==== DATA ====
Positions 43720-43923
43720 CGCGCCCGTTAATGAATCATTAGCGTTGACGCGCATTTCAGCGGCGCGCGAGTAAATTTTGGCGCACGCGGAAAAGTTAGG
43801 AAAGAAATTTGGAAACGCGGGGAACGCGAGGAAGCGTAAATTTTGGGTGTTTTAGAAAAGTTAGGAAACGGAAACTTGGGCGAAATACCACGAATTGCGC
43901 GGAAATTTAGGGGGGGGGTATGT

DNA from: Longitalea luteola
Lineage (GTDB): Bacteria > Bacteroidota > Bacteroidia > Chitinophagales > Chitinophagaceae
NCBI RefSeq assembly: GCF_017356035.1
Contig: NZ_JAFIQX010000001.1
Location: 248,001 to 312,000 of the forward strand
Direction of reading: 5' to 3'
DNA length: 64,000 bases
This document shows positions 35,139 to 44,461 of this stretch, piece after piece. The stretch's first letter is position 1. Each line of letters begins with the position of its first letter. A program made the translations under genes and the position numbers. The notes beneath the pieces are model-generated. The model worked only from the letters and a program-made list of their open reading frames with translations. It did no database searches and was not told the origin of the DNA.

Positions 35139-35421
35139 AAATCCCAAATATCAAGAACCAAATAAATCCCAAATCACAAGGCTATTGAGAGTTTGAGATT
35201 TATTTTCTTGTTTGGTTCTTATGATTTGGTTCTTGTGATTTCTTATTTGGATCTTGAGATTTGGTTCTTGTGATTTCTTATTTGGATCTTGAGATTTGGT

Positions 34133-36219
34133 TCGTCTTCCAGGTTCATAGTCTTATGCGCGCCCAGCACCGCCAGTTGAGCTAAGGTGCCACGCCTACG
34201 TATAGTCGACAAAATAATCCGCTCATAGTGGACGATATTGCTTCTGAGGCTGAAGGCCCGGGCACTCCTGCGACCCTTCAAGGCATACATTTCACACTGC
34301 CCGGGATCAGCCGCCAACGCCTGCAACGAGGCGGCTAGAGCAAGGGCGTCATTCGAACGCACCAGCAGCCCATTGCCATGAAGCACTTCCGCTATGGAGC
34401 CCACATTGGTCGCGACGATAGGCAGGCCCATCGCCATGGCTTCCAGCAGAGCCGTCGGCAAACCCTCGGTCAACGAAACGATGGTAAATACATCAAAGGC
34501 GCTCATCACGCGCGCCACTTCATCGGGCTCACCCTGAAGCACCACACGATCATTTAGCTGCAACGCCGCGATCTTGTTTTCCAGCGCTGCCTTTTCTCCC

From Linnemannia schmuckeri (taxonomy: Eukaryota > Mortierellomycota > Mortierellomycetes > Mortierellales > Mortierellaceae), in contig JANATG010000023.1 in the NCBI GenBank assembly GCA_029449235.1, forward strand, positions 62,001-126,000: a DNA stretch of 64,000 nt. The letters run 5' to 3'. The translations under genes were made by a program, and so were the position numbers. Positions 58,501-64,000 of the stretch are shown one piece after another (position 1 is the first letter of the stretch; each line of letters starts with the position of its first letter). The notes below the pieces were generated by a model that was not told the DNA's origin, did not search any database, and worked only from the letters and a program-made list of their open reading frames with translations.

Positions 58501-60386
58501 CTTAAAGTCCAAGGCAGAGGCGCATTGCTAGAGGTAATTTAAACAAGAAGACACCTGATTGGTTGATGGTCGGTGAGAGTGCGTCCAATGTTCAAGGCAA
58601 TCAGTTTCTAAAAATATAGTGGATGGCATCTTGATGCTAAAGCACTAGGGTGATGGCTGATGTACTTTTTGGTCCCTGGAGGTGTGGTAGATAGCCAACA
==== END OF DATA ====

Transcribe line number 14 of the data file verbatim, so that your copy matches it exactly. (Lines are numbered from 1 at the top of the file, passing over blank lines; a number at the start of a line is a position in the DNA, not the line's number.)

35139 AAATCCCAAATATCAAGAACCAAATAAATCCCAAATCACAAGGCTATTGAGAGTTTGAGATT